Optimistic mood evident at UUP annual conference

Westminster election performance a ‘breakthrough’ for party, says Reg Empey

Mr Reg Empey. File photograph: Niall Carson/PA Wire

Mr Reg Empey. File photograph: Niall Carson/PA Wire

 

The outcome of the 2015 Westminster election was a “breakthrough” for the Ulster Unionist Party opening opportunities in the period ahead, former leader of the UUP Sir Reg Empey told his party’s annual conference.

Mr Empey’s comments reflected the optimistic mood of some 400 delegates who attended the conference in the Ramada Hotel in south Belfast on Saturday

Members were buoyed by the party finally returning MPs to the House of Commons after Danny Kinahan won a seat in South Antrim ousting the Rev William McCrea of the DUP and Tom Elliott won in Fermanagh South Tyrone from Sinn Féin’s Michelle Gildernew.

“I think it is no exaggeration to describe the outcome of the general election as a breakthrough for the Ulster Unionist Party,” said Mr Empey, former leader and current chairman of the party.

“Coming as it did one year after a very successful election cycle in 2014, getting back onto the green benches at Westminster has been a transformational development and is opening up doors for our party which have hitherto been closed to us,” he added.

With Assembly elections scheduled to come in May he said it was a “long time since this party has had such a wonderful opportunity to regain a pivotal role in our province’s affairs”.

Referring to the British government commissioned report which found that the IRA still exists and that its army council is still operating Mr Empey queried why First Minister Peter Robinson decided to end his boycott of the Northern Executive.

“So Peter goes back to business as usual sending the clear signal to Sinn Fein that they can get away with it again. How awful. It almost appears that the First Minister is under some sort of hidden pressure. Nothing else explains many of his recent irrational decisions,” he said.

“I think most people were disturbed by the content of the report; some of us were even surprised by its frankness. But most of us were also angry that Sinn Fein has deliberately falsified its links with the IRA when credible reports on both sides of the Border confirm it is still around,” he added.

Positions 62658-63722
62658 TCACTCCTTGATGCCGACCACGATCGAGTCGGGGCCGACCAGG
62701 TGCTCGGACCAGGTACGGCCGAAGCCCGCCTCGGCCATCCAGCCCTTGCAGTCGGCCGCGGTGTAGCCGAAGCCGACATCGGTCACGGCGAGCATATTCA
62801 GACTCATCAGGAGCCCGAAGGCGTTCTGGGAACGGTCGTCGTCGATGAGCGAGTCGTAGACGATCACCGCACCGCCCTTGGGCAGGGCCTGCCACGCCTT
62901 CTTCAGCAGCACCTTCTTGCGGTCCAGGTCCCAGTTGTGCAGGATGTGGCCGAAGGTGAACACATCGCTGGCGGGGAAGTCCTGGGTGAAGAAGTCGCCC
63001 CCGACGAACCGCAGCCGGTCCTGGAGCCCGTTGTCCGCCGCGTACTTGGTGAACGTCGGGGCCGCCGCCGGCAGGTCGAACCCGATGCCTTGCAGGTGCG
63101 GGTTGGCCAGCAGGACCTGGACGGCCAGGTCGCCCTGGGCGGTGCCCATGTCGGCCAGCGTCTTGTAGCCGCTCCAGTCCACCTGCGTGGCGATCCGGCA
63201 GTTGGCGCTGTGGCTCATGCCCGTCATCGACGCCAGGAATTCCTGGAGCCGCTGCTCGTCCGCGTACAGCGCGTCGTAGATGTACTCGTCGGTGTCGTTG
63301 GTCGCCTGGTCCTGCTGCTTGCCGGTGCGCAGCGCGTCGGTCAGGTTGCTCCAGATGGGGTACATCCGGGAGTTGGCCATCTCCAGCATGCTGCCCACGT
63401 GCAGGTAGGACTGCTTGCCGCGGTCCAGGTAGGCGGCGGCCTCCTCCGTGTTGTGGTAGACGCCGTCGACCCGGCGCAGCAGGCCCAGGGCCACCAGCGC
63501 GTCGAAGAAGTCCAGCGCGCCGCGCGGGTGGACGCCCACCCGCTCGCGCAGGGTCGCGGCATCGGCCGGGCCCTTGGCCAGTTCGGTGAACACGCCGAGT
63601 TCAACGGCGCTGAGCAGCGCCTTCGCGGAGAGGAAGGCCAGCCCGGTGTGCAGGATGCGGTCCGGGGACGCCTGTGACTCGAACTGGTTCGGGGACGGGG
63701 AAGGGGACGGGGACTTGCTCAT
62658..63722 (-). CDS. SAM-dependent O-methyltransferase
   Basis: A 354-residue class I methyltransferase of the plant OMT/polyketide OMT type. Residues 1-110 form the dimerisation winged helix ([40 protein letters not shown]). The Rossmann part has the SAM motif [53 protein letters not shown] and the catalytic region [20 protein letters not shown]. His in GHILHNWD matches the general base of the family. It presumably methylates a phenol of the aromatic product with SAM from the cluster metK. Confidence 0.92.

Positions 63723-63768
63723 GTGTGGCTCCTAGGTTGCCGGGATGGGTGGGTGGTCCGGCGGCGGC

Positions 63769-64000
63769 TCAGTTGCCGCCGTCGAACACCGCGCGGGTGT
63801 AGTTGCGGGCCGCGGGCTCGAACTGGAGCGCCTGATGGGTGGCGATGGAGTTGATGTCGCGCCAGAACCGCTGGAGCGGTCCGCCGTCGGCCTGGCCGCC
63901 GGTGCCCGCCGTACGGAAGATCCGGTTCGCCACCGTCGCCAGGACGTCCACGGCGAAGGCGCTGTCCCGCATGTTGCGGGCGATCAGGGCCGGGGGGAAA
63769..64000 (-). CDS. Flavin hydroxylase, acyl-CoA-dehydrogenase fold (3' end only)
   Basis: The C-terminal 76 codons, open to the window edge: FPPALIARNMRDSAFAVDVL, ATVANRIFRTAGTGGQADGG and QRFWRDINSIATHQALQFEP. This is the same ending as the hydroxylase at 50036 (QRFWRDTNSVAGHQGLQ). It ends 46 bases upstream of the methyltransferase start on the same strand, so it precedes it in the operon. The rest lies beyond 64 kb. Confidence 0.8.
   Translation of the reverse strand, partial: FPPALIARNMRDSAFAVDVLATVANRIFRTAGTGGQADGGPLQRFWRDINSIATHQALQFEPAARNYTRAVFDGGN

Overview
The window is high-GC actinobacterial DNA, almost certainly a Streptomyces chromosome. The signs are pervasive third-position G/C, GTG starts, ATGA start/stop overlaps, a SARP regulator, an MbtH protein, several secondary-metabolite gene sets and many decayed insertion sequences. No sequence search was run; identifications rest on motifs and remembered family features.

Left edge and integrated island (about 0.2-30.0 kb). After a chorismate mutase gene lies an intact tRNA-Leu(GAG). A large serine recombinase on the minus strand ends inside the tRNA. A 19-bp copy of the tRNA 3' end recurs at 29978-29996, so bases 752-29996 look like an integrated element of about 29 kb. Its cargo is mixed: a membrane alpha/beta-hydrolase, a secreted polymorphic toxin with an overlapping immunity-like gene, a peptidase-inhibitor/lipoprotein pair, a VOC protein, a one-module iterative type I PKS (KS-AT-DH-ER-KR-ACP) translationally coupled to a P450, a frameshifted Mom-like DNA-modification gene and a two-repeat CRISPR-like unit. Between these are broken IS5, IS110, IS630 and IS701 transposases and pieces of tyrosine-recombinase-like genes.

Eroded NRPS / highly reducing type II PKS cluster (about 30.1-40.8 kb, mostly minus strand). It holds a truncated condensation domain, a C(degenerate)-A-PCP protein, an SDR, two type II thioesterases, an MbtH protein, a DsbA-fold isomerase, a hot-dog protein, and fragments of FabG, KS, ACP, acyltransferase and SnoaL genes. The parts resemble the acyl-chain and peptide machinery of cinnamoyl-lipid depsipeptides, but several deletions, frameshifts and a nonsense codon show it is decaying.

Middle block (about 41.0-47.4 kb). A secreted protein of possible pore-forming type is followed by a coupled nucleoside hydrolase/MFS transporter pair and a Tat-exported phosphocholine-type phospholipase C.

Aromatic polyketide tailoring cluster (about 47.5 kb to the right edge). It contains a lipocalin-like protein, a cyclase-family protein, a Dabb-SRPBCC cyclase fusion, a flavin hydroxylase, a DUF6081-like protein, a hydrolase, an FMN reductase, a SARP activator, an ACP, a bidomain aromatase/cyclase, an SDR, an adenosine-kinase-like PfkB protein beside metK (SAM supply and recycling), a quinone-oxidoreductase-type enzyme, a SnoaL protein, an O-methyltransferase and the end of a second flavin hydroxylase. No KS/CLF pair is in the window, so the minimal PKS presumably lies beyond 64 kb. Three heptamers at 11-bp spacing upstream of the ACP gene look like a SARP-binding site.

Said Mr Empey: “This denial is sapping credibility out of politics and must be reversed if we are to create effective and acceptable devolution at Stormont. The Executive cannot continue to be built on a lie.

“We are not naïve enough to believe that the current generation of Sinn Fein leaders is free from their past activities and connections, but treat our intelligence with some respect; stop trying to continue with a series of lies; let’s get the truth out on the table and deal with paramilitary organisations, all of them, to create a firmer foundation for the future.

“Gerry and Marty - own up. You may have pulled the wool over Peter’s eyes but you won’t succeed with us.”

Danny Kennedy, who stood down as Minister of Regional Development in the wake of the murder of Belfast republican Kevin McGuigan, criticised politicians who said this was done purely for selfish electoral motives.

We have had pathetic jibes from our opponents about our motivations. Let me be clear. This was about taking decisive action. We will not turn a blind eye to the darkness that still lurks in society, regardless of what others may want us to do in the interests of political expediency,” he said.

“The toxins within local politics, and the return to PIRA murder on the streets of our capital city, left us with no choice but to exit the Executive,” he added.

“And it was no easy decision. We are and remain a party committed to devolution and power sharing, but it must always be based on solid democratic foundations, and not subject to the whims of paramilitaries and the orders of an army council,” said Mr Kennedy.